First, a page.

4. Kittie, how interesting. Do you think Europeans have a more mindful, accepting philosophy in general? I'm very happy for you that you're loving your body as without being weighed down by if onlys.


  5. We could \”if only\” ourselves to infinity and beyond. Even when one \”if only\” pans out, there's always another waiting around the corner to make us miserable. So screw \”if only\” — your \”here and now\” is looking pretty damn good. 🙂 A fulfilling career at which you excel, two amazing books published, a short story coming out this summer, and a third novel in which to lose yourself. You are already living a lot of people's \”if only.\”


  6. Kittie–meant to say loving your body \”as is\”. :)Nicki–thank you for your kind comments! I think we often compare ourselves to others and forget what we already have. So true that if onlys lurk around every corner if we let them.


  7. Wonderful post! Questions are always turning in my mind such as \”How about\” or \”What if\”. \”Only if\” jumps in there as well once and a while.Happy Writing!


  8. Such a lovely, honest post.“I won't be discussing my relationship with food here because I'd need about ten posts or ten years to explore that quagmire. Even my cat has food issues.” — *giggles*What you say is so true (and relatable to all areas of life!) It’s never a good thing place too much value on the opinions of others, or to look to other people for validation / a feeling of worthiness. Take it, for a moment, out of the context of writing: to rely on other people to make you feel good-at-what-you-do/successful/worthy is clearly unhealthy! It’ll take you, daily, on an emotional rollercoaster – wonderful highs and terrible lows. You have a very good idea there – to focus on living in the now; enjoying the process (remember why you started, and continued, writing).I can imagine that many authors place an inordinate amount of value on the opinions of strangers (the stranger, the better, no? then you know they have no other agenda). I want you to bear in mind that just because somebody is a stranger, doesn’t mean that their opinion is “worth” more than someone you already know. There are a lot of people with different tastes and world views out there – and chances are you’ll befriend / ‘click with’ people who share your values / world view. You have real talent, lady.Oh, and reviewers who have a blog and/or a gazillion books on their virtual shelves – remember that their opinions are (equally) as valuable as Joe Soap who discovered Goodreads last night.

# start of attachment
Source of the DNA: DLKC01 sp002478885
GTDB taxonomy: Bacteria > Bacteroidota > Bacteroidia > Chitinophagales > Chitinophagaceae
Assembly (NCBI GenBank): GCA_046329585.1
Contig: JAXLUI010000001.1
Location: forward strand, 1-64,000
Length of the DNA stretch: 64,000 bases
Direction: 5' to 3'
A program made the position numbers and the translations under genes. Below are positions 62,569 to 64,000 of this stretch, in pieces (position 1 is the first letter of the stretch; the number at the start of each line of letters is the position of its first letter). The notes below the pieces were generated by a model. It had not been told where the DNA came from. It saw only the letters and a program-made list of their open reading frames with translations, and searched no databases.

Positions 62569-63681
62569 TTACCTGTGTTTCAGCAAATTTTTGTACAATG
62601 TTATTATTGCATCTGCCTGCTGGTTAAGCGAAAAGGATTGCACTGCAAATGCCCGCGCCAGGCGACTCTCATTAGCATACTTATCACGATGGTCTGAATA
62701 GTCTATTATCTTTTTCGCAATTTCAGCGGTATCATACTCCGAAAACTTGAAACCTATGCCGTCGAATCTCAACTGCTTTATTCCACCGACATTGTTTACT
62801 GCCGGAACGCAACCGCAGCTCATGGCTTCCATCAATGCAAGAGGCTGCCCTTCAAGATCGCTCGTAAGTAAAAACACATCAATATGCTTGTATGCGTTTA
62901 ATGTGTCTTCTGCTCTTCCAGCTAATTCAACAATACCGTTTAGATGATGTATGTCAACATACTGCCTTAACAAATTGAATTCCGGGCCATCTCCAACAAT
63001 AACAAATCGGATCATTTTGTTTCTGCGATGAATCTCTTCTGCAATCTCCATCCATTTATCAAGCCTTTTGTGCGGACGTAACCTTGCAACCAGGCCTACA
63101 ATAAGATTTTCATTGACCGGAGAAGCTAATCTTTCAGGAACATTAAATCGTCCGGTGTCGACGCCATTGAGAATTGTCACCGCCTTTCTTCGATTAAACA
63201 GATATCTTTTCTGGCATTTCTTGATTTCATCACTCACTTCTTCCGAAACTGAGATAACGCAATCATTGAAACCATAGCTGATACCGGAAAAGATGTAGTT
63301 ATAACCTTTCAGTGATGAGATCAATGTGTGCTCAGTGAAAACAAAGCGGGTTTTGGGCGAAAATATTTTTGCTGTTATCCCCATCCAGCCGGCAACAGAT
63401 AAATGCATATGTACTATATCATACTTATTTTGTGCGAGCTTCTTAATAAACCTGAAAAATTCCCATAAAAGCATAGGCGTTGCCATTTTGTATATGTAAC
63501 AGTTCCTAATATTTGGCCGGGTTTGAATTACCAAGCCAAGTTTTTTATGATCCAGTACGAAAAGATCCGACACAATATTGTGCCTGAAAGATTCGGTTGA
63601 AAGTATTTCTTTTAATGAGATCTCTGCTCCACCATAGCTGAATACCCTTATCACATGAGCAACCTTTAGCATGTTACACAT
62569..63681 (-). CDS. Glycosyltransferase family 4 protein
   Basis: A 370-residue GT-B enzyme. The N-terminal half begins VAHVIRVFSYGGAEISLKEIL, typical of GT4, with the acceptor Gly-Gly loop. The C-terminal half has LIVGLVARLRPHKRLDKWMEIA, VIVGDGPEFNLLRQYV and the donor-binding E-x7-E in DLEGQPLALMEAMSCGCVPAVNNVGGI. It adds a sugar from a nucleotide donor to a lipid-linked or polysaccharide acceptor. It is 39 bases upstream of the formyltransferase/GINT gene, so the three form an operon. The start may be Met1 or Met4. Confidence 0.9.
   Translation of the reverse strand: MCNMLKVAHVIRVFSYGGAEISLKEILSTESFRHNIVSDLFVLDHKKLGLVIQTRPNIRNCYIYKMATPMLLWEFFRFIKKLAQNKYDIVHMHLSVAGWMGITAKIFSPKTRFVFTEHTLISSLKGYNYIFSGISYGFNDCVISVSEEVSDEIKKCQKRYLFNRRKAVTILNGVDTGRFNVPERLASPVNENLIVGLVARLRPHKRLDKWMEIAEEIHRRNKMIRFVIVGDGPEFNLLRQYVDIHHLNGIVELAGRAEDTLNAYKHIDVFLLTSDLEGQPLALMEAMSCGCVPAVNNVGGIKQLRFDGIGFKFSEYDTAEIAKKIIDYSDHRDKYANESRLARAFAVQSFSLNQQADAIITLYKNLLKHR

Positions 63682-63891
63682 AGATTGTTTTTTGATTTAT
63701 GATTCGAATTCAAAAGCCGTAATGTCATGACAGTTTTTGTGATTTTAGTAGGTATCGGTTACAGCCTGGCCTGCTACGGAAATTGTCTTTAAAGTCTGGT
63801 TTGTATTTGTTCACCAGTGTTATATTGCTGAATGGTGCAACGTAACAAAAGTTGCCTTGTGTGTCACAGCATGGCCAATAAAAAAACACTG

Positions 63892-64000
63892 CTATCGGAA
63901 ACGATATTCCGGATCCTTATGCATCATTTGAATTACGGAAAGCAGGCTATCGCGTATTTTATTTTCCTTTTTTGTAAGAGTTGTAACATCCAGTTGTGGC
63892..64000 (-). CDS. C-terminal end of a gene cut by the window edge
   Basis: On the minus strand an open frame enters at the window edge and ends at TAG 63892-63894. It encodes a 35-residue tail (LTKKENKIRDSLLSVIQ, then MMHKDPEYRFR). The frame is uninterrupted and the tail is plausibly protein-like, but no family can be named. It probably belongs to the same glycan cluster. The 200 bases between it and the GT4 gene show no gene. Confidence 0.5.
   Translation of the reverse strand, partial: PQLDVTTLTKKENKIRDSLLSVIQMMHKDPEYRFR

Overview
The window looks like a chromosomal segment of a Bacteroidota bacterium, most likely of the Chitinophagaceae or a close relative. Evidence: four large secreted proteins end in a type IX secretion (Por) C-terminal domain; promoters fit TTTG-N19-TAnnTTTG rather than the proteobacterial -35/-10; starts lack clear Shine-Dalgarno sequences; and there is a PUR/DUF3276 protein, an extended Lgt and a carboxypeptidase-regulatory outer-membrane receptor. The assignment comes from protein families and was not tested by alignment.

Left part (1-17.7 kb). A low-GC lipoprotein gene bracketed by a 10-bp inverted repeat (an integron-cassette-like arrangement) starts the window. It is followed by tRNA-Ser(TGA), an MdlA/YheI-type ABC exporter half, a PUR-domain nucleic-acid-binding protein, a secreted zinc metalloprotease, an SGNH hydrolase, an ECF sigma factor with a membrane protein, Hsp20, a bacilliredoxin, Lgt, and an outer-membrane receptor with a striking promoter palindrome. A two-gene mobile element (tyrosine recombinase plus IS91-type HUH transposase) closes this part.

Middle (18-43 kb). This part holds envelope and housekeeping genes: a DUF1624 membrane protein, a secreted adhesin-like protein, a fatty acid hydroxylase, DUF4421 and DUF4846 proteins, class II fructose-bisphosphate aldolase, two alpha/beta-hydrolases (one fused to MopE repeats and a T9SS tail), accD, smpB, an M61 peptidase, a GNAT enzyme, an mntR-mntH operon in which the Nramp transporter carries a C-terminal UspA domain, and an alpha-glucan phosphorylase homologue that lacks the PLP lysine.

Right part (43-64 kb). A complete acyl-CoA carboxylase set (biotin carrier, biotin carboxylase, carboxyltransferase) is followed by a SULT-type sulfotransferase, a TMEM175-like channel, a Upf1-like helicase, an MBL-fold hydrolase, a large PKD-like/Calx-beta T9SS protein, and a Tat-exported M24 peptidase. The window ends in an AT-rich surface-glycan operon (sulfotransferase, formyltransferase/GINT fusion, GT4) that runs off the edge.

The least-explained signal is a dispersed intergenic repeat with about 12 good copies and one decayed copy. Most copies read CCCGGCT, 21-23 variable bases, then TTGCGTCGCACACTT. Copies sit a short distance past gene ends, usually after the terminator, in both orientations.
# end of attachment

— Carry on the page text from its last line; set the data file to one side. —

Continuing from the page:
9. Liz, I think you'll enjoy it. Very thought-provoking. I typically do my reading on the exercise bike but this book requires too much focus for that.Tony, the author Geneen Roth mentions how her pets are all compulsive eaters too and that made me laugh, thinking about Izzie.My writing started as a very social venture so I think that might place even more emphasis on reviews and reader feedback. No doubt the readers have improved my writing, and I also need to stay true to my own vision.\”I want you to bear in mind that just because somebody is a stranger, doesn’t mean that their opinion is “worth” more than someone you already know.\”Excellent point! Thank you, Tony.


  10. Hi Jennifer!Thanks for visiting my blog… I have read about 1/2 of Geneen's book and loved it! I like how you compared ti with writing. I also love your photo with all of your books at the bottom… we have practically the EXACT same taste in books!! Is your book availabe via Kindle? I am now a brand new follower and will add you to my blog roll!LIsa


  11. I look forward to the time when I’m more experienced and confident as a writer, engaging in the experience without putting off my present enjoyment for that elusive moment in the future. This is useful blog for all of us.